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Type I interferon signature in Sjögren's syndrome: pathophysiological and clinical implications.

08:00 EDT 11th July 2019 | BioPortfolio

Summary of "Type I interferon signature in Sjögren's syndrome: pathophysiological and clinical implications."

Type I interferons (IFN) have long been recognised as mediators of innate immune defense mechanisms against viral threats. Robust evidence over the last 15 years revealed their significant role in the pathogenesis of systemic autoimmune diseases, including systemic lupus erythematosus (SLE) and Sjögren's syndrome (SS). Despite the progress, methods of detection, initial triggers, biological functions and clinical associations in the setting of autoimmunity remain to be fully clarified. As therapeutic options for SS are currently limited, neutralising specific targets of the type I IFN pathway seems a promising option. In this review we summarise the current evidence regarding the role of type I IFN in SS.

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Name: Clinical and experimental rheumatology
ISSN: 0392-856X
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Medical and Biotech [MESH] Definitions

Interferon secreted by leukocytes, fibroblasts, or lymphoblasts in response to viruses or interferon inducers other than mitogens, antigens, or allo-antigens. They include alpha- and beta-interferons (INTERFERON-ALPHA and INTERFERON-BETA).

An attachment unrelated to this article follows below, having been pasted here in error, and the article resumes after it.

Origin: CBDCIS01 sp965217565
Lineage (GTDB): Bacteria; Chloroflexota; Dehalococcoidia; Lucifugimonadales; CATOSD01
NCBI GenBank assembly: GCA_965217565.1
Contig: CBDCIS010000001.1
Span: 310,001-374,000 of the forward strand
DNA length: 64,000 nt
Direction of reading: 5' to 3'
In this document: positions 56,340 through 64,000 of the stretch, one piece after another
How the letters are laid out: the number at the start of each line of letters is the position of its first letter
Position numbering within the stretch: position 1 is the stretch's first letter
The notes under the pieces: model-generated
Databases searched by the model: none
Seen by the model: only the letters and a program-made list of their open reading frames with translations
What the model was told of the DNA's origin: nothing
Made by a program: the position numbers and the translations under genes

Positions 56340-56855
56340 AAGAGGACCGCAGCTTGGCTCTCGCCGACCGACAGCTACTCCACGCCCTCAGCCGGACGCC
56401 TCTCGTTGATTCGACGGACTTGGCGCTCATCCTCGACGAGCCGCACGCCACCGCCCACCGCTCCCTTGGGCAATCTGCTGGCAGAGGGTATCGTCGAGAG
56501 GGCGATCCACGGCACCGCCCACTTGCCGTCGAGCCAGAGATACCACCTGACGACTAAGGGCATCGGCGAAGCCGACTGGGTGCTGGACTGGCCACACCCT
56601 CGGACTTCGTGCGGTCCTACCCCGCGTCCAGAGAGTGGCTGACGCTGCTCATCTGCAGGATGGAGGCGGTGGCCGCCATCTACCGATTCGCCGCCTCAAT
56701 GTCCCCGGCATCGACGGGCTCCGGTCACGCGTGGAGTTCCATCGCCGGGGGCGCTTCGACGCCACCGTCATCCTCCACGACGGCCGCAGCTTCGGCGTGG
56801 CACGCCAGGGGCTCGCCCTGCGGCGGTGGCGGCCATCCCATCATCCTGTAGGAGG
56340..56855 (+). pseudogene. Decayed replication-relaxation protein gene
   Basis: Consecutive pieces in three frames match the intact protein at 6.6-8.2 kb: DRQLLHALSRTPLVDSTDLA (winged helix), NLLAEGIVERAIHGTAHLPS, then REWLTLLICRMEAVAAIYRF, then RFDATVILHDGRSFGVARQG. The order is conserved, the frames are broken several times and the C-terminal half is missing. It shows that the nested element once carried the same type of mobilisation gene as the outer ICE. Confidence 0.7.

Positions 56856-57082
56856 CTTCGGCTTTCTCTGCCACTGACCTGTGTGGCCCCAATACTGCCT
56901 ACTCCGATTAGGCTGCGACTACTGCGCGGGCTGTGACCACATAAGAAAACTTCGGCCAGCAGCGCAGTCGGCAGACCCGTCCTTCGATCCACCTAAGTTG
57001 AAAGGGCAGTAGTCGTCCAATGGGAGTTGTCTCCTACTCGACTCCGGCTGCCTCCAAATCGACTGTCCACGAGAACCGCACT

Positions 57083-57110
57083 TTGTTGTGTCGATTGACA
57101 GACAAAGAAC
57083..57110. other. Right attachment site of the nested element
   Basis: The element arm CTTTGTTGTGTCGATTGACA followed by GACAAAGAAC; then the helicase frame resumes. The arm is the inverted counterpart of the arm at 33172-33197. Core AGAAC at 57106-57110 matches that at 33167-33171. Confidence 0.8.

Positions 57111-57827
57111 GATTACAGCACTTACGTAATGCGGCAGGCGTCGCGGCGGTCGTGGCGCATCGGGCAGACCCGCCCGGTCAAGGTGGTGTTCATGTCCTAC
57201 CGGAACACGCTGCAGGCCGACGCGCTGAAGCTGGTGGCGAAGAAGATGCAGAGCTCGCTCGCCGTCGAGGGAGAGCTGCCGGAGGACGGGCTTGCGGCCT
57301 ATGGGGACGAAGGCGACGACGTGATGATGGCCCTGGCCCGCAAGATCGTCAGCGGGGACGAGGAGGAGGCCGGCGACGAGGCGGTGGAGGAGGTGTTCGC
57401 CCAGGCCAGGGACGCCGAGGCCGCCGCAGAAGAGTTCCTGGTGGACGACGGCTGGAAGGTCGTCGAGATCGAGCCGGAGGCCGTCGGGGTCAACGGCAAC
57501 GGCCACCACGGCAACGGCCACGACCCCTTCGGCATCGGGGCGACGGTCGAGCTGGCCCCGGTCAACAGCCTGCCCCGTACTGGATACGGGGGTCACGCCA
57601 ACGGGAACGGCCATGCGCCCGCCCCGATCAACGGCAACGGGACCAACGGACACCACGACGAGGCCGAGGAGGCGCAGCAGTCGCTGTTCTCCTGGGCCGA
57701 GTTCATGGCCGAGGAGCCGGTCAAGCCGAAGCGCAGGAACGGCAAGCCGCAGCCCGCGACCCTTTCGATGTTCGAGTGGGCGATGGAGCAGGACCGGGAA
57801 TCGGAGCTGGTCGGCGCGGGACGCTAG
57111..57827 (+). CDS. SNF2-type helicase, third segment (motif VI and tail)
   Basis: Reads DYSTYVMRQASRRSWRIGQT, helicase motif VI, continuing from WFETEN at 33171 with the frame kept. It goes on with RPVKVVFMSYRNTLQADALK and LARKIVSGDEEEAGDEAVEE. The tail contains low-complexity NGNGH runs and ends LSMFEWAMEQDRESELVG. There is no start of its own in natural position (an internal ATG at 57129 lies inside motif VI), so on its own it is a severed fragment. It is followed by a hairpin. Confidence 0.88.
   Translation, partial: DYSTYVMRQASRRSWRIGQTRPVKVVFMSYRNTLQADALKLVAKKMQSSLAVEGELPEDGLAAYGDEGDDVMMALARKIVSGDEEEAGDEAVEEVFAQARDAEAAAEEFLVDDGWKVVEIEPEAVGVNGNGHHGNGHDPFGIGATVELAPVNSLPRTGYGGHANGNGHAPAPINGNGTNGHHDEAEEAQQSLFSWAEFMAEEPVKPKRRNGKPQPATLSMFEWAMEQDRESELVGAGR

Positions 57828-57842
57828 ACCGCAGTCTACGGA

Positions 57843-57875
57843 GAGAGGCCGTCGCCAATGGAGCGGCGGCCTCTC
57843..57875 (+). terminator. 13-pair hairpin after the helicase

An interferon regulatory factor that binds upstream TRANSCRIPTIONAL REGULATORY ELEMENTS in the GENES for INTERFERON-ALPHA and INTERFERON-BETA. It functions as a transcriptional activator for the INTERFERON TYPE I genes.

A type II interferon produced by recombinant DNA technology. It is similar to the interferon secreted by lymphocytes and has antiviral and antineoplastic activity.

A type I interferon with antiviral and antineoplastic activity produced by recombinant DNA technology. It can be a mixture of alpha and beta interferons.

The major interferon produced by mitogenically or antigenically stimulated LYMPHOCYTES. It is structurally different from TYPE I INTERFERON and its major activity is immunoregulation. It has been implicated in the expression of CLASS II HISTOCOMPATIBILITY ANTIGENS in cells that do not normally produce them, leading to AUTOIMMUNE DISEASES.

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